Maybe this morning was a one off. Maybe it’s a warning sign of things to come. I’m trying not to let the first thoughts of my sleep addled brain read too much into it. I hope beyond measure this isn’t something that will become the new normal… but if it does, we’ll cope. Maggie is the grand dame of the family I got to pick for myself. She’s entitled to expect that level of effort in her golden years.

I wrote most of this before seeing the bloody urine this evening that set my alarm bells clanging – and before I took off to the local emergency vet to have my girl checked over. Maybe I’m paranoid or at least a bit too cautious. I’ve also seen how fast things can go bad and when warning signs start stacking up, it’s not the moment to prioritize time or money.

Man cold…

Maybe it’s because I’ve lived on my own for most of my adult life, but when I see sitcoms or commercials making fun of the “man cold,” I really have no idea what they’re talking about. Sure, I stayed home from work, but given the shit ton of sick leave I’ve banked over the last 14 years I don’t exactly feel guilty about that.

My point here is that even if my breathing rattles like a steam locomotive, there’s mucus oozing out of every opening, and I sound like I’ve swallowed a bassoon, there are no enablers here. Meals needs prepped, dogs need tended, and there’s a household to run whether I feel great or not… so I do hope you’ll forgive me if I struggle to understand exactly how my gender is supposed to be debilitated by the average summer cold. Just color me confused.

Now if you’ll excuse me, I’m off to scavenge another box of tissues and another bottle of NyQuil.

Sick and tired…

I complain alot about Uncle Sam’s half-assed approach to managing his people… and God knows I’m not going to withdraw any of those previous commentaries. They all have the convenient aspect of being statements of fact rather than simple opinion. The one thing, though, that I won’t fault Uncle on is his policy on sick leave. We rack up 104 hours of sick leave every year and the unused balance rolls over from year to year assuming you don’t use all 13 days earned. Not a bad deal compared to some of the paid-time-off schemes out there.

The only reason I bring it up is I’m currently on the second day in a row sitting here on the couch alternately burning up and shivering. It’s good times. Really. I heard from several people yesterday that men are babies when it comes to dealing with the average case of “sick.” Maybe it’s true, maybe it isn’t. I tend to go with the latter. I’m still keeping up with feeding and watering the zoo, taking care of the three S’s every morning, and making my own trips to the drug store. I’ve even managed to feed myself for the last 36 hours – which has been pretty easy since the only flavor I can really taste is salty. I even think I’m getting along with a minimum amount of complaint.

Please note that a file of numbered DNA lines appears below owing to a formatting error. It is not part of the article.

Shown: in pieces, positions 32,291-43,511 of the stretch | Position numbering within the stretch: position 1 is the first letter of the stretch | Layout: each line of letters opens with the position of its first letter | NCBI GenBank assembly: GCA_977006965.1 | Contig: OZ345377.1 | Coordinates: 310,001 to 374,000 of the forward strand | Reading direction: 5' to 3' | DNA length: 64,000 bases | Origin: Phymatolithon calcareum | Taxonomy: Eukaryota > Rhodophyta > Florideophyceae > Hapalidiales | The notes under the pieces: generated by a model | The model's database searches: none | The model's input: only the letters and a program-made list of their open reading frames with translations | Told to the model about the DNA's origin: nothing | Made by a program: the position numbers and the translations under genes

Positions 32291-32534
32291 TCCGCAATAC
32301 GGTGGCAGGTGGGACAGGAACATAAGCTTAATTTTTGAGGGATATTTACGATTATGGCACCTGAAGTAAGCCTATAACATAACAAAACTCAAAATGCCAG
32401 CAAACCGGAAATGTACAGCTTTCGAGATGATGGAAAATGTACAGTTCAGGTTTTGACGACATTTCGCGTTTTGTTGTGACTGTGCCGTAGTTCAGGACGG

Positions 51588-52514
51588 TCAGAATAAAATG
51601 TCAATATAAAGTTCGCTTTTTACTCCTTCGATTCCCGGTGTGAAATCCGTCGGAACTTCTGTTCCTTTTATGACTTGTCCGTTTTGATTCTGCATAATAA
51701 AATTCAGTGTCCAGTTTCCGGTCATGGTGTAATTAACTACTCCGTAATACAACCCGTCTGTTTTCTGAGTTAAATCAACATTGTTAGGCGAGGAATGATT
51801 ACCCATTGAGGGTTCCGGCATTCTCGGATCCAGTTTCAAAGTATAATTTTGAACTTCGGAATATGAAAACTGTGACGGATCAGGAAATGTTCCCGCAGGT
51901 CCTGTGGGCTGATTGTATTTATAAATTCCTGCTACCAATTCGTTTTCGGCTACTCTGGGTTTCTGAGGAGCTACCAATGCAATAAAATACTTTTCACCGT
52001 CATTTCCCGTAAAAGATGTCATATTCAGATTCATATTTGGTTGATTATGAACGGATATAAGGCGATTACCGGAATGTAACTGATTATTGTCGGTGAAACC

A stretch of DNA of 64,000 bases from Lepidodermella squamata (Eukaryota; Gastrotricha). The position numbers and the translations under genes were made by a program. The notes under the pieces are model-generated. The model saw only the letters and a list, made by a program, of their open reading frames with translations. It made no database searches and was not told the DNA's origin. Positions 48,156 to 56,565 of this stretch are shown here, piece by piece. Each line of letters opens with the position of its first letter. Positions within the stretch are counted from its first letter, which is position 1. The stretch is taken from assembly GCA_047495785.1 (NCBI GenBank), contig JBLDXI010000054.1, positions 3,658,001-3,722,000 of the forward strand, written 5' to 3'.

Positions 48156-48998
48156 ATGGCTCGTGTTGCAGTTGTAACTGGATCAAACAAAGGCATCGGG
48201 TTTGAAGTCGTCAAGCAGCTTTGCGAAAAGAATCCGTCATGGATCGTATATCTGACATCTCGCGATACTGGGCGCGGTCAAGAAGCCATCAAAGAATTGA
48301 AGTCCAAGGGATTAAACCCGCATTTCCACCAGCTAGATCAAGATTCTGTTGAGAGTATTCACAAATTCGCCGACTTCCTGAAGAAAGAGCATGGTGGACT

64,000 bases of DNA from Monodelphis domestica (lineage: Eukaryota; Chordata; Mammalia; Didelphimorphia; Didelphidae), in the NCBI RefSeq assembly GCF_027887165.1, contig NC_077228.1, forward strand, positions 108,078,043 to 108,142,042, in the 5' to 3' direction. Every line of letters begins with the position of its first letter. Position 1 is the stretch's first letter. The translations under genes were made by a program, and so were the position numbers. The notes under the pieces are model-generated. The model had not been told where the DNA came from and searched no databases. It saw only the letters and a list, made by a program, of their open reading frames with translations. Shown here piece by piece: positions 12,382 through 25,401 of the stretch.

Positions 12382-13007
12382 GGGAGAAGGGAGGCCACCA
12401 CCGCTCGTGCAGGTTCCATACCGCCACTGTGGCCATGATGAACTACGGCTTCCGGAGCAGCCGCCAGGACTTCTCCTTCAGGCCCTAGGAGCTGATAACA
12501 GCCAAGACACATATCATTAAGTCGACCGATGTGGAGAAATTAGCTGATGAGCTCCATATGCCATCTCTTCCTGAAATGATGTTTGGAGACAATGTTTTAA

Maybe the deciding element for “being a baby” has to do with not feeling the compulsion to go sit at my desk while I’m hacking and wheezing all over everything. I know some people do, but I just can’t see any up side to it. If I’m going to spend the day shooting weird neon colored snot out my nose, blowing through two boxes of tissues a day, and generally feeling sick and tired, I’d rather do that in the privacy of my own home than have ten people listening in on my progress. If that makes me a baby, well, fine… but I’d go more with responsible adult.

Now if anyone needs me, I’ll be watching House reruns and trying to diagnose myself.

Not quite…

There’s a difference between feeling sick and feeling too sick to show up at the office. Sometimes that difference can be measured by the width of a razor blade. One thing that’s been pretty consistent in my career, though, has been my willingness to use sick days when I’ve needed them. Those tend to be days when getting out of bed or off the couch is just more effort than I can muster. Just below those days on my severity scale are days when I feel like a big steamy pile of poo, but show up in the office anyway. The problem with days like that is even before your computer boots up you know the day isn’t going to be productive. You’re going to end up pissing away most of your time alternately halfway reading articles online, coughing up a lung, and staring longingly at the clock wishing it were already time to go home. The only thing that’s really different between these type of “sick” days is the geographic location where you waste the day.

The only possible upside of being sick and in the office all at the same time is that your colleagues are likely to beat a hasty retreat when they catch a good look at the vast array of cold medicine, tissues, and homeopathic remedies piled up on your desk. If nothing else, it might buy you a little time away from them without needing to dip into your sick time stockpile. Then again, the ones who are oblivious to everything else are just as oblivious to your dripping nose and itching eyes. Personally I always try to make it a point to cough and sneeze in their general direction. At best, they’ll end up getting whatever you’re down with and at worst, I feel like I’m exacting at least some minor retribution for their failure to pay attention.

Editorial Note: This part of a continuing series of posts previously available on a now defunct website. They are appearing on http://www.jeffreytharp.com for the first time. This post has been time stamped to correspond to its original publication date.

No man’s land…

I’ve spent the last week feeling somewhere between sick and well. It’s not that I really feel bad in any way I can put my finger on, but then again it’s not that I’m feeling bad enough to want to stay on the couch all day trying to recover. It’s a madding no man’s land between the two. If there’s some fall crud lurking around, I wish it would just smack me around and be done with it. As it is, mustering the enthusiasm to do much of anything is getting to be a bit of a chore. Until I figure out what it is I’ve got and convinced it with high doses of chemicals that it needs to go away, I’ll keep treating the symptoms with ridiculous amounts of caffeine administered regularly throughout the day. That course of treatment might leave some people awake half the night, but the one perk of whatever it is picking at my system is I’m practically sound asleep before my head hits the pillow. Now if I would just start waking up rested, we might just be in business.